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Got a big decision to make? What the vampire allegory tells us about change

Published: 05th March, 2022 at 04:00
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None of us can peer into the future to see how life-changing decisions will pan out, but we can find joy in our new lives once we make the leap.

There are times in a person’s life when they stand on the edge of a precipice. Or maybe at a fork in the road. Perhaps they’re sitting on a fence. Whatever metaphor about decision-making you prefer, the big decisions are the most unpredictable because there’s no way of knowing who we will be on the other side. Take, for example, deciding to become a vampire.


In the magnificent TV series What We Do In the Shadows, Guillermo is the only human living with four vampire housemates. He is a ‘familiar’, a servant-slash-slave who turns out the lights during the day and disposes of the bodies when his undead housemates have finished with them. He does this because his master, Nandor the Relentless, has promised to make him a vampire. God, he wants it so much.

But Nandor’s evasive. He doesn’t see it like Guillermo does. Nor does he see it like he did 759 years ago, when he became a vampire. Sure, he can do cool things like fly and explode objects into flames. But the rest of it? To Nandor, he misses his old life. He wants to be human again. Being a vampire is a curse.

According to philosopher Laurie Ann Paul, the vampire story is a psychological fairy tale about making big transformative decisions. In 2014, she wrote a book explaining that there is no way to predict how you will respond to a decision until you’ve made it because you will be so transformed that you won’t know yourself. It’s equally impossible for someone on the other side to explain what it’s like to be there.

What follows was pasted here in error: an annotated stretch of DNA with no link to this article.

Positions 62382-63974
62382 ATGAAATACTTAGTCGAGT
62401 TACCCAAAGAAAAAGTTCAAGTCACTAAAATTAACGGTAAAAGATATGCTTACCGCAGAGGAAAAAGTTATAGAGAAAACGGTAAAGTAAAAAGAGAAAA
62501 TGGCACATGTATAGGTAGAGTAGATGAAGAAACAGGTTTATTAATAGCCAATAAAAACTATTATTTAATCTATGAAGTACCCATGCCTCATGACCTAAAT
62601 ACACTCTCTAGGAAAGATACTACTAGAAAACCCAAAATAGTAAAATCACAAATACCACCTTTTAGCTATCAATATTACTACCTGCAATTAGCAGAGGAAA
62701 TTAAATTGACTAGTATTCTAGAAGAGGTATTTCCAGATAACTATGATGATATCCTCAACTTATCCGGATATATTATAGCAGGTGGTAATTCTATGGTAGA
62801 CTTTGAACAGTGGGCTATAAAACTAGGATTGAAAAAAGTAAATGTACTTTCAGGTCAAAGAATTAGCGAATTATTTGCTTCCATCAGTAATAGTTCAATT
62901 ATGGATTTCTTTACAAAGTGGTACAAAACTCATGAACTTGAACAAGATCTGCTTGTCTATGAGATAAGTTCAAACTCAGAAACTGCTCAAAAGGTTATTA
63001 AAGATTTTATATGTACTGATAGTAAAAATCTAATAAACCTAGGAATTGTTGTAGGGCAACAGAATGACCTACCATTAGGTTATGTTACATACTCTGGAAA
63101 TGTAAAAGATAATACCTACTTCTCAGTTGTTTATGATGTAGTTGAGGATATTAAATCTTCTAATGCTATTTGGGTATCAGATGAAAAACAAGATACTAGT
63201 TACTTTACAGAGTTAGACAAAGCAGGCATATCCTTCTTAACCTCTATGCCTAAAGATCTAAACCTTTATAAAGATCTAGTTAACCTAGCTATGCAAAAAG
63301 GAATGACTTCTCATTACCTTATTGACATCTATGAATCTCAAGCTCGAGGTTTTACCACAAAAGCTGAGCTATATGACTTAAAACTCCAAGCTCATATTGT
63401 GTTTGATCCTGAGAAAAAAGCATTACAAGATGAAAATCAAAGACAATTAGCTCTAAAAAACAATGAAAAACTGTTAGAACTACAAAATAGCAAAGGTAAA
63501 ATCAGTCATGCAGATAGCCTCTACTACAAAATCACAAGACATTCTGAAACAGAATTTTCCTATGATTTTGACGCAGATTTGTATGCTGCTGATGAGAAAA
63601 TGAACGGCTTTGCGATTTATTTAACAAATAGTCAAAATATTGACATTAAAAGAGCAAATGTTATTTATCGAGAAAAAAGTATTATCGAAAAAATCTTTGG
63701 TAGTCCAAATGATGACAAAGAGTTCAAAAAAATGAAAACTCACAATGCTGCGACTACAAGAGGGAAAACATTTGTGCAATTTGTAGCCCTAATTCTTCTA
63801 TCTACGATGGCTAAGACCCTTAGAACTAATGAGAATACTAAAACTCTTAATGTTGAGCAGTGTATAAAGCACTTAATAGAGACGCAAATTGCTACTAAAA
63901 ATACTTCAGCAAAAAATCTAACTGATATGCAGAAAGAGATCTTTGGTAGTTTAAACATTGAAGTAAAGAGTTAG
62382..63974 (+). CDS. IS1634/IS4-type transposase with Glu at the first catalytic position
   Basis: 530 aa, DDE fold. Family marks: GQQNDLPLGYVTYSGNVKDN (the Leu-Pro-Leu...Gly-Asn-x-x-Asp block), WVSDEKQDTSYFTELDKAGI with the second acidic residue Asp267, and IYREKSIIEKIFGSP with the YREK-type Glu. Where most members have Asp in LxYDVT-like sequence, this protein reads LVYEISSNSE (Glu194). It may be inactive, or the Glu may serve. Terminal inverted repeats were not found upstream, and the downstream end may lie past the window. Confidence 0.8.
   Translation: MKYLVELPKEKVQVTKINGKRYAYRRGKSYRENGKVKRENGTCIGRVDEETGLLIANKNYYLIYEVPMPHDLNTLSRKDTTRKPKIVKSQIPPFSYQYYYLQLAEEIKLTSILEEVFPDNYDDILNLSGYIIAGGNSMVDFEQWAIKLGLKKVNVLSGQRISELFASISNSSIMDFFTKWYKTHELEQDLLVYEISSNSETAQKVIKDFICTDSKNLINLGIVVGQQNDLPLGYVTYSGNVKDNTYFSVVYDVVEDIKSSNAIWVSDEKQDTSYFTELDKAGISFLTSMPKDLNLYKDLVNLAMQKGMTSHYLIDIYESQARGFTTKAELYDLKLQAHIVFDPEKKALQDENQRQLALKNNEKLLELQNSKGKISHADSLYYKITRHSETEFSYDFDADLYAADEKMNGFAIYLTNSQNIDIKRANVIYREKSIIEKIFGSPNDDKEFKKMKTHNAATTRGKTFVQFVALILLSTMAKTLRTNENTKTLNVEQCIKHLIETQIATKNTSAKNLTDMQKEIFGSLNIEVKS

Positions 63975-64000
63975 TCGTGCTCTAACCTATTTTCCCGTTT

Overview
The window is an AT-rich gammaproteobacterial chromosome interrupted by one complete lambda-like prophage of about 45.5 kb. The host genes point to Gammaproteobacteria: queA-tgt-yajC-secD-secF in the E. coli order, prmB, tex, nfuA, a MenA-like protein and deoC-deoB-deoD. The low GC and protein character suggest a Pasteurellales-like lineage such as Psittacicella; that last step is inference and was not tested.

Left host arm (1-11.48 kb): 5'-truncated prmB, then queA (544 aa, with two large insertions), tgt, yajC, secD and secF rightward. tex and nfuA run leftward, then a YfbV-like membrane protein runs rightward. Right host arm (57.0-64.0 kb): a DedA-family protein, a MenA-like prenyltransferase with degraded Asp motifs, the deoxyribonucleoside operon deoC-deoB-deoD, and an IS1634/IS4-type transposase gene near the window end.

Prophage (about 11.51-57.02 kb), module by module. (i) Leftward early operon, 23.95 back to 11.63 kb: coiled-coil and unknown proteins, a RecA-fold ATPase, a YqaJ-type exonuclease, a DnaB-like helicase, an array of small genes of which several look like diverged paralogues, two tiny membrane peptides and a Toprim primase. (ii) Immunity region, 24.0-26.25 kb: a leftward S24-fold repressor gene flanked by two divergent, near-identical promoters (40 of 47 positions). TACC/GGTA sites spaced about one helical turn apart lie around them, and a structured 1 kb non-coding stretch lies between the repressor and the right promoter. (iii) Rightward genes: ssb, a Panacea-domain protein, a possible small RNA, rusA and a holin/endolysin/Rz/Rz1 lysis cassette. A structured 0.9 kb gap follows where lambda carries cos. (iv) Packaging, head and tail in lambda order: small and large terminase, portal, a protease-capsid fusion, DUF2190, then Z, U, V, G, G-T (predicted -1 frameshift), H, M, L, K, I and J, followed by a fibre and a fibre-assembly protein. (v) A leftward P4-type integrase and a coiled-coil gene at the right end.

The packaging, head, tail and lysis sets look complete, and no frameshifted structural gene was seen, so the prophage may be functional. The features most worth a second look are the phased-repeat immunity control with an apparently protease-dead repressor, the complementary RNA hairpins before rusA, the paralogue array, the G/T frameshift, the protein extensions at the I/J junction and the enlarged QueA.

Now, becoming a vampire isn’t all that common. If it were, a living person who was considering that path would be able to browse bookshelves crammed with What To Expect… guides, and hire consultants to help before, during and after. But even those wouldn’t prepare a person for their undead eternity, explains Paul. Choosing to become a vampire is forever. Like joining a religion, or transforming your physical appearance, or your mental state. Or becoming a parent. There’s no going back.

Illustration of a vampire
© Scott Balmer

I have a friend who has got a two-year-old. It’s not been an easy couple of years. She’s starting to see the joy now, which is joyful for everyone around her who’s already been through their version of those never-ending 24 months.

Her sister is about to give birth for the first time. “I warned her,” said my friend, only half joking. Yes, I laughed. And I warned you. My friend didn’t remember my warning, just as I didn’t listen to another friend’s warning, who eventually held my hand as I came to terms with how fundamentally life had changed. I don’t know if vampires do this too, but we humans have a remarkable ability to hear things through our feelings.

The fourth series of What We Do In The Shadows is landing soon, so we don’t know yet whether Guillermo will become a vampire. But whether he does or not, I predict he’ll somehow be instrumental in helping Nandor find joy in his undead life. It’s how these stories usually go. Because there is no going back. It just takes time to remember again who you are.

Read more from Aleks Krotoski:



Social psychologist, broadcaster and journalist. She writes and broadcasts about technology and interactivity, and she presents Digital Human on BBC Radio 4. She is the author of Untangling the Web: What the Internet is Doing to You.


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